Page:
Recently divorced, Michael Redhill goes to Poland to get away frm his life and to do some research on the Holocaust. Thwarted by witnesses unwilling to talk, he returns home via England, but in London is introduced to someone who can tell him a 'real' story of evil. Through this reluctant witness, Redhill learns of a genocide. He encounters, through the memory of the storyteller, an alleged war criminal, about to be put on trial. But this is an old man with Alzheimer's who can no longer remember the time his crimes were allegedly committed. Has his guilt dissolved with his memory? Could he be pretending to be ill in order to escape punishment? The witness conjures for Redhill the war criminal's passionate and beautiful daughter, who will defend her father at all costs. There is also the prosecuting attorney, who has much in common with the old man whose destruction he seeks. As well as an uncomfortable attraction to his daughter. Each is drawn to the other. All is witnessed by a female prison guard – the one who tells the playwright, years later, what really happened in the quest to give a nation some closure. Everyone's story is compelling, and the ending is as unexpected as it is shocking.
Who do we believe? A prison guard still wounded by history? A writer suffering from heartache? A dying war criminal? What is our responsibility? Who does memory serve? Did the past really happen? And if it did, who has a claim on it?
Goodness is a play about what happens in the gaps between experiencing, telling and hearing.
In The Wedding Pool, three single friends in unsatisfactory jobs decide to place a bet on who will marry first. The friends – waitress and wannabe dancer Sylvia, rock critic Miles and inventory manager Dave – open a joint account to which they each contribute $50 a month, the final sum to be collected by the first to tie the knot. But when Miles starts dating the bank teller who opens their account, the friends realize much more is at stake and are forced to consider their individual fears and failings.
In Lena’s Car, a woman whose marriage has stalled reflects on how it got to that point, harkening back to her youth, when she was just a Young Girl in a Small Town Looking for Trouble. Picking over the memories of her adolescence, she attempts to figure out why she ended up in a disintegrating relationship and just when her life became like everyone else's.
Hippies and Bolsheviks set in 1970s British Columbia, a hotbed of hippie idealism, is a comedy based on the big ideas of the long-haired revolution. Star stumbles home from a Led Zeppelin concert with a draft dodger. A bizarre love triangle develops the next morning as Allan (Green Tree), a defector from the same commune Star fled, shows up on her doorstep. As The Establishment gains more ground, three dropouts struggle to hold on to their ideals.
Trout Stanley is about three people who confuse codependence for co-operation and affliction for affection. An eccentric, captivating story in which the biggest catch of all is love.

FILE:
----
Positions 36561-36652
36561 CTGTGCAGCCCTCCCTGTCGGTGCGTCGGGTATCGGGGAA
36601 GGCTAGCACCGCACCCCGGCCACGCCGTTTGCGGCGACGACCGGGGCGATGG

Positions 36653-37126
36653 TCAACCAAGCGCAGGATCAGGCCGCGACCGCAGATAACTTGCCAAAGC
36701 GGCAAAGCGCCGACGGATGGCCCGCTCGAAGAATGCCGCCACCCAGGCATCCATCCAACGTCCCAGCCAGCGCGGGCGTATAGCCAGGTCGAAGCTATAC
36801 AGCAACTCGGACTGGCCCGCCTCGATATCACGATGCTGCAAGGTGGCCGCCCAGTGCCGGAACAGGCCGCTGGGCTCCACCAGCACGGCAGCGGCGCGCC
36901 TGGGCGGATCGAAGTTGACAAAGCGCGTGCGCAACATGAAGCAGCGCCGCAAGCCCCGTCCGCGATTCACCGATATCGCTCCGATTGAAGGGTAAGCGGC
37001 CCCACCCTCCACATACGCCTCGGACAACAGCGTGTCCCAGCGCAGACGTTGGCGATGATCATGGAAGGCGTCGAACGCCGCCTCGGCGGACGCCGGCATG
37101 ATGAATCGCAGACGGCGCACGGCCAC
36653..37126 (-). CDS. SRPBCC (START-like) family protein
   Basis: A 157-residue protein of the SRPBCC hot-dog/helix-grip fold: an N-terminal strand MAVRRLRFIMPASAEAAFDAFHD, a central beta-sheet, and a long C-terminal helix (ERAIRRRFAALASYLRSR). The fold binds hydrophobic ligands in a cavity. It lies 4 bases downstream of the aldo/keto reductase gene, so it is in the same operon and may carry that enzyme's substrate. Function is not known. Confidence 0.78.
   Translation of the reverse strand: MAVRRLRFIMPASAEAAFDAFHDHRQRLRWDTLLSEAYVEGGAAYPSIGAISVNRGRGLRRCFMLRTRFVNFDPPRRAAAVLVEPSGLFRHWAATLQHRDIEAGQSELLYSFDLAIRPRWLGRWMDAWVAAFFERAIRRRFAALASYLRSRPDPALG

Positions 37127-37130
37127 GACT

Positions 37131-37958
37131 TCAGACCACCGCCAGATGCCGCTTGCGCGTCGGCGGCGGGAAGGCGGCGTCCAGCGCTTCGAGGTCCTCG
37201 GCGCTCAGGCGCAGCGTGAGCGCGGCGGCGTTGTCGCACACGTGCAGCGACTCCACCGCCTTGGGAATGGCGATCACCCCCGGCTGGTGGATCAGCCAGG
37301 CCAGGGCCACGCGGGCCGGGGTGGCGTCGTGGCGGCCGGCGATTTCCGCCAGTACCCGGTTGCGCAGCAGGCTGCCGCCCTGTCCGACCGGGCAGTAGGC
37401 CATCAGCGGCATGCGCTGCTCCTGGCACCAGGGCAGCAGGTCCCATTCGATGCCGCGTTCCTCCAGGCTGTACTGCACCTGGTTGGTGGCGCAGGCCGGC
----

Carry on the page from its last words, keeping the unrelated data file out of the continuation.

Lavishly illustrated by Jason Logan.
Age of Arousal is a lavish, sexy, frenetic ensemble piece about the forbidden and gloriously liberated self – genre-busting, rule-bending, and ambitiously original.
Leaving Home was named one of the 100 Most Influential Canadian Books by the Literary Review of Canada.
“Arthur Milner’s plays are always smart, engaging and contemporary. Milner is a man of his times who never talks down to his audience, even as he courts and incites strong reactions. We forgive him, though because he entertains us with clever and funny characters. He seems incapable of writing a character without a sense of humour.”
“theatre stripped to its essence...a challenging piece of work...factually fascinating and a skillful piece of writing...driven by a powerful and frightening logic.”
—Jill Lawless, Now Magazine
“one of the greatest examples of artistic moral courage I’ve ever witnessed...leads its audience onto very slippery moral ground and leaves the viewer to grope for his or her own answers...Writing and stagin Masada was an act of moral courage.”
—Brian Gorman, Ottawa Sun
“riveting...Milner has dared tackle one of the most difficult and explosive political questions on earth...a strong will, a confident pen, clear thinking, a well-informed human being, and a writer passionately engaged...This is a powerful play.”
—Alvina Ruprecht, Capital Critics Circle
“Facts is a stimulating and provocative piece of theatre which delivers a fascinating political and philosophical debate without reducing the characters to talking heads.”
—Jamie Portman, Postmedia News
Invited into a house that appears from the outside to be abandoned, they learn the survival skills needed to live in a society that treats people as disposable. They discover how some have adapted to living in the margins.
As they tune in to the voice of Anima Mundi, the soul of our planet, they weave a path through the fabric of their community, exploring themes of pipelines, despair, loss, and recovery.
Join them as they discover the healing power of caring, restoring our planet, forming healthy relationships, listening deeply, and building community.